The MI5 website, launched in 2002, calls for applicants who are “resilient, sensitive to others and open to new ideas”, which sounds more like an advert for a social worker than a ruthless secret agent in the James Bond mould.

The Security Service even revealed a hitherto unsuspected sense of humour: “The service does not kill people or arrange their assassinations. It is not an offence for a member of the service to disclose that the Thames House carpets are blue.” (Which probably means they are beige: a classic double bluff.)

For most of their history, Britain's secret services have declined to divulge facts about the past, for fear of jeopardising future operations. This, too, has changed. In October MI5 will mark its centenary with an official history of the service written by Professor Christopher Andrew, who has had full access to the archives. A similar volume on the history of MI6 is being written by Professor Keith Jeffery.

The shift towards greater candour has provoked squeals in some quarters. When Stella Rimington, the former MI5 chief, published her memoirs, the spy-writer Chapman Pincher denounced her in the Daily Mail, demanding to know “Is this the most treacherous woman in Britain?” He added: “I sense the secrets Establishment will be averse to putting another woman in a top job for many years.” A year later Eliza Manningham-Buller was appointed Director-General of MI5.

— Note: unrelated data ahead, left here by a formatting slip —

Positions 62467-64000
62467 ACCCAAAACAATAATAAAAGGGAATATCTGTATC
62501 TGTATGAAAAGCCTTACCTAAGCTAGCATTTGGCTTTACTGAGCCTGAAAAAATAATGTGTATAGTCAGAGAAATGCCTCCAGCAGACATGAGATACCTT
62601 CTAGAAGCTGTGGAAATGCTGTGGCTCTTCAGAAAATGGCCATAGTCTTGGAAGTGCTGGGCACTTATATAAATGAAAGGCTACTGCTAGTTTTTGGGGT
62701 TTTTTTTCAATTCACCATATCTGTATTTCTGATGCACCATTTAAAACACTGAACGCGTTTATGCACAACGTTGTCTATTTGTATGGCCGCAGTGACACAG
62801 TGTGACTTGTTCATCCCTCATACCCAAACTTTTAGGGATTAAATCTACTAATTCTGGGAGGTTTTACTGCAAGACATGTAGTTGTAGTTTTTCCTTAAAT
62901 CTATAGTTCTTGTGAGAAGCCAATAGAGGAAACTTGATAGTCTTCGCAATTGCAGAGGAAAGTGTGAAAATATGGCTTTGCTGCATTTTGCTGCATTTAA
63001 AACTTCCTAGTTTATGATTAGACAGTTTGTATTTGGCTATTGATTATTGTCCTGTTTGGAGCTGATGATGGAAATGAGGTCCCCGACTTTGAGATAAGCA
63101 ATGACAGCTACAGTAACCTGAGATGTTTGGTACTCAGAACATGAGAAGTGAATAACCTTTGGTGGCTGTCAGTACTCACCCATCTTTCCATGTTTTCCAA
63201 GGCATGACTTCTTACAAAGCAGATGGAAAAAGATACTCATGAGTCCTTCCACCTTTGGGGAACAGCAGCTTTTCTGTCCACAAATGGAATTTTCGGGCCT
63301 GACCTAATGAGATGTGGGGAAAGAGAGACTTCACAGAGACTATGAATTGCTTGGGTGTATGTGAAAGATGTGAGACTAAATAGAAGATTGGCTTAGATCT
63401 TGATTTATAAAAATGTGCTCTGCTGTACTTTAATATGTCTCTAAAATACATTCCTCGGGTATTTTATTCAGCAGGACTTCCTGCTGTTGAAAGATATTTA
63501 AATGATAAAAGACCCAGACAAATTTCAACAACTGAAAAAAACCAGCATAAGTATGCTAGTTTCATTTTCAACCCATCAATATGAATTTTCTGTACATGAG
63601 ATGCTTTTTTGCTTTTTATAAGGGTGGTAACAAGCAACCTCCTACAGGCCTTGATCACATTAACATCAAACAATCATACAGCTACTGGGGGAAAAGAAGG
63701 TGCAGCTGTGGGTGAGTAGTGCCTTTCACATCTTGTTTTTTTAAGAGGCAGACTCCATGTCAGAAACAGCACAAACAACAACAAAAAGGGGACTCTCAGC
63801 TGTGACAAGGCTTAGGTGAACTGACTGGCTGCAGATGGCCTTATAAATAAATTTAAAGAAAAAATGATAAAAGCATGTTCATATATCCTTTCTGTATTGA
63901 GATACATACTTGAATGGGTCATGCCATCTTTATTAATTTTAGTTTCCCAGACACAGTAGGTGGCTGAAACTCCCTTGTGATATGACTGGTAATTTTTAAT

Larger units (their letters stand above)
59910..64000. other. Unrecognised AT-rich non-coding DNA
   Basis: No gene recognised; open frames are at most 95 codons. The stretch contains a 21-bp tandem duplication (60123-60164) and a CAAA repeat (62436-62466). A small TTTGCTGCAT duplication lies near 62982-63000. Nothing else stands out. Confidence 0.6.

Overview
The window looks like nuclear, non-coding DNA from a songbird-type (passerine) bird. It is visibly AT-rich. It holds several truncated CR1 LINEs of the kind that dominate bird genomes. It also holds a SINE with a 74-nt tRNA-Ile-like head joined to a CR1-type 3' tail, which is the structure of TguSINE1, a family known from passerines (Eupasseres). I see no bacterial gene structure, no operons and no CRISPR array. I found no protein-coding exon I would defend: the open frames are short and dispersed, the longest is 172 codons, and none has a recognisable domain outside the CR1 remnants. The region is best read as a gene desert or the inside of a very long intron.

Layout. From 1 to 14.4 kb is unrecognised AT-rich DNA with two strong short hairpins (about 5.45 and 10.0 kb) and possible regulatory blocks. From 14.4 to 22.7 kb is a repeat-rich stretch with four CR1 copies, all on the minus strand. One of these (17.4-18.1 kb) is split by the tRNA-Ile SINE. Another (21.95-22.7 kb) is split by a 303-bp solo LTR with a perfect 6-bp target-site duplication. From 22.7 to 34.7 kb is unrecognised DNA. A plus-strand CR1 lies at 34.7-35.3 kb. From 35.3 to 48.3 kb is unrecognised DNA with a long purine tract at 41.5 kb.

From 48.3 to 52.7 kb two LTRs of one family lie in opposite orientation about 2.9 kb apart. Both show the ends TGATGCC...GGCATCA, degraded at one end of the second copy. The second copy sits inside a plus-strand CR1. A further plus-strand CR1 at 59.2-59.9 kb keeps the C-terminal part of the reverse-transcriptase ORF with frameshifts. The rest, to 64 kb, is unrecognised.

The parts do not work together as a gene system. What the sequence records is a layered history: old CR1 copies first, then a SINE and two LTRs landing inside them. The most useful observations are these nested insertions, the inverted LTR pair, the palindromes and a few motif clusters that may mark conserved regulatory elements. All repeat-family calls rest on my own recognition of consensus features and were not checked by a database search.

There is also a strong political imperative in greater visibility. Intelligence has never been more central to politics than today, but at a time of shrinking budgets, like other government agencies, the intelligence services need to demonstrate their relevance and effectiveness. This cannot be done without lifting the cloak a little, and showing the dagger.

The degree of openness should not be exaggerated. MI6 is still far more reticent than its domestic sister-service. Much intelligence still relies on secrecy and subterfuge: to penetrate, expose and prevent potential disaster, agents need to operate in the darkness. Public accountability has its limits.

The chatty, ultra-modern MI5 website still adheres to the wartime adage that “loose lips sink ships”: “It is important from the outset that you should be discreet about your interest in joining the service.” Can you keep a secret? Good, well you're in then.

Yet the modern intelligence agencies are candid about what they do, and what they have done in the past, in ways that would have been unthinkable to an earlier generation.

For most of its existence, the British intelligence establishment has lurked in the darkest recesses of government, half-hidden, shielded by a dense cloud of secrecy and tradition; today it is more accessible, more accountable, less economical with the truth and - to the extent that the task allows - more visible than ever before in its 100-year history. If nothing else, the glasnost within the secret services has demonstrated that there is more than one way to keep a secret.

John le Carré, that unrivalled investigator of the spy mind, has observed that the secret services offer a window into the character of the society they seek to protect. By seeing our spies more clearly, we may also catch a revealing glimpse of ourselves.

Ben Macintyre